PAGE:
#2 Laptops suck. You have a bulky device that is difficult to use unless you are sitting down. They are heavy. You're forced to haul around a keyboard and mouse you could usually do without and you don't get a touchscreen. The hardware is very variable and again the system as a whole is fragile from a technical point. Oh and they break easy - another type of fragile.
      #3 e-ink still sucks. Dual mode
    • by EdZ (755139)
      Pixels. Your regular e-ink reader is 800x600. This has a combined resolution of 1800x1440, more than 5 times larger. The ipad is a paltry 1024x768. You're lucky to get anything more than 1024x600 in a netbook.
      You want to look at images, charts, or graphs? Current e-readers are simply crap at it. You have to zoom in at least 3x just to read some axis labels, maybe even further to see the error bars properly, and by that time you're only looking at a section of the graph, not the whole thing. Never mind if y
    • by mdwh2 (535323)

      Indeed. And you can blame the media hype over the Ipad for this change of direction. Before, people knew that the e-readers had advantages over normal LCDs, and meanwhile, if you were happy with an LCD, you could get a dirt cheap netbook or "ultra mobile" laptop.

      But now look at where the hype is. Expect to see companies and the media pushing expensive keyboard-less tablets, running a locked down OS designed for feature phones, and I fear that netbooks will be forgotten.

      And Slashdot is just as much to blame

    • >Really, why would I want a giant, heavy, LCD tablet not running a real OS?

      You should try looking at the product before trashing it. What's worse, I'd love to know the thought process of the guy who modded you from +4 to +5. Seeing as how you've added nothing to the discussion (besides angst) that wasn't already in TFA.

      This is really more like flamebait considering you didn't do your homework.

  • by Anonymous Coward

    They're clearly making up for something. I'll buy one of these, and say to my classmates, "Hey, when you stick that iPad in your backpack, does the backpack say, 'Is it in yet?'?".

    • Yes in fact I can think of one individual I work with who buys his own work laptop so he can have the biggest one in the meeting room. I am sure there will be a small market for this device.

  • by WrongSizeGlass (838941) on Thursday June 03, 2010 @11:16PM (#32454166)
    I wasn't impressed with the performance of it in the video. The scrolling stuttered and he had to press/click some items multiple times in order for it to register. It is an interesting device so I hope they can improve its performance. I doubt they'll get the price "well under $1000" with two 14" touch screens.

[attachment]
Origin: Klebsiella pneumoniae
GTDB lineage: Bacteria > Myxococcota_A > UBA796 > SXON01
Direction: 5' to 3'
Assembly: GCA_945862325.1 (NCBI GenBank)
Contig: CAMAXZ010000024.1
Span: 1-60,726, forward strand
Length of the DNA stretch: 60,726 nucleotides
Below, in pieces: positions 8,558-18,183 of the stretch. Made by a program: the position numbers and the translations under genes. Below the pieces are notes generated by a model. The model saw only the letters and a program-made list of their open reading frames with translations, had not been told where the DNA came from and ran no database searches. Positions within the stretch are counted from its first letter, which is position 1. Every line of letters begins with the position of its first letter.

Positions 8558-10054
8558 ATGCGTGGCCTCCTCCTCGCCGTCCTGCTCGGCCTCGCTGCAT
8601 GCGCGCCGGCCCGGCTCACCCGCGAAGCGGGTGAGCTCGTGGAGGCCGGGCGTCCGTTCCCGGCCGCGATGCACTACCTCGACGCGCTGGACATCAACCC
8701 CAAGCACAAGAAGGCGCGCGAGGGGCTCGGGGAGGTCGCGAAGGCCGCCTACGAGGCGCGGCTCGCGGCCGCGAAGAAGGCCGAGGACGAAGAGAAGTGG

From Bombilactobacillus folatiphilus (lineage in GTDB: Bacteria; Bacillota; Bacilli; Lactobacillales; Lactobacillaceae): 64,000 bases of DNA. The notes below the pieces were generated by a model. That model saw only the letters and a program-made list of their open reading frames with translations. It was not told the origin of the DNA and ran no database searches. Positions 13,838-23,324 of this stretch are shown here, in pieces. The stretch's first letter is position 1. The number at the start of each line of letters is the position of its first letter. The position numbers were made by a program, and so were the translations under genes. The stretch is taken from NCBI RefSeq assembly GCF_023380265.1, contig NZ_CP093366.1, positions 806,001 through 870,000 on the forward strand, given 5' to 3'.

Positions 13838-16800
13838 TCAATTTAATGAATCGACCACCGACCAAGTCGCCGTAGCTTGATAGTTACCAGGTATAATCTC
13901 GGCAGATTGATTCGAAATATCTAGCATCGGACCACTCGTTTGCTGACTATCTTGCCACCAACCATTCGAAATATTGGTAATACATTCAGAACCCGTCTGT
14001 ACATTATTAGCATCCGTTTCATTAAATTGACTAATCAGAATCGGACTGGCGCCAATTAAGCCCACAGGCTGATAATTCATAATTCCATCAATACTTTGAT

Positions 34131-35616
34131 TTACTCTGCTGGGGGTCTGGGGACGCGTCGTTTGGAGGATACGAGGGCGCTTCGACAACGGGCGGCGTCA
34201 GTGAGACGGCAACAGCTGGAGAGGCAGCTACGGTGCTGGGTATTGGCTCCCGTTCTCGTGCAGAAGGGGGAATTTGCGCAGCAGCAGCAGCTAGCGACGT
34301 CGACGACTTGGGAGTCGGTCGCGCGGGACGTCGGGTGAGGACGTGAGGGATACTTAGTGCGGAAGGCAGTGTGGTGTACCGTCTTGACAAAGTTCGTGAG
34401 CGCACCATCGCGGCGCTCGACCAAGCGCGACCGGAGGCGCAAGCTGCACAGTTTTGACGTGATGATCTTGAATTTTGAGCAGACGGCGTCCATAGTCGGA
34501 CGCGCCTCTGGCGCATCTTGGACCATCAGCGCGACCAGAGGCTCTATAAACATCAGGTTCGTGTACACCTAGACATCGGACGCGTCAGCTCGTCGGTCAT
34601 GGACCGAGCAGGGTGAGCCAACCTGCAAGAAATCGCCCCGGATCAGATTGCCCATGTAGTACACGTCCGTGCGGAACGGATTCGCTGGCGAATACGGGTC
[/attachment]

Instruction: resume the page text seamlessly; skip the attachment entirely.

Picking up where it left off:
• I thought naming your product after your company was a Kno Kno

    • by dangitman (862676)

      I thought naming your product after your company was a Kno Kno

      Well, it worked for Apple, IBM, Coca-Cola, Pepsi and countless others, so I'm not sure what your point is.

    • silly. It's named after that one eyed guy from Mortal Kombat that rips people's hearts out.
  • The Kno will be a serious failure.

    Publishers damn well could spend a tiny bit of time publishing .epubs that ran well on Kindles and iPads alike. Of course, when you publish electronically, you can't justify $149 for a copy of Organic Chemistry 14th edition, and you can't publish new editions every year to force the used market out of business. Who cares about the consumer when the market is inelastic and professors are forcing you to buy books that equate to the yearly incomes of people in third world coun
    • I don't see how going to a non-dead tree platform means they can't come out with new editions. Although, with enough DRM they can force all students to buy *new* copies of what every edition they'd like without having to worry about the used book market.
    • The... er... fine folks at adobe [adobe.com] will be more than happy to assist in selling a $150 copy of Organic Chemistry 14th edition that magically goes "poof" as soon as the 15th edition is published... Let's see the used market get past the fact that circumventing the(no doubt shoddy) DRM is felony offense anywhere in the greater American empire. Never mind the DRM, it's EPUB, so it must be open!
    • Re: (Score:3, Interesting)

      by TooMuchToDo (882796)
      Just wait until college textbooks are open source. It's already happening with K-12 material:

      http://www.ck12.org/ [ck12.org]

  • by proxima (165692) on Thursday June 03, 2010 @11:44PM (#32454312)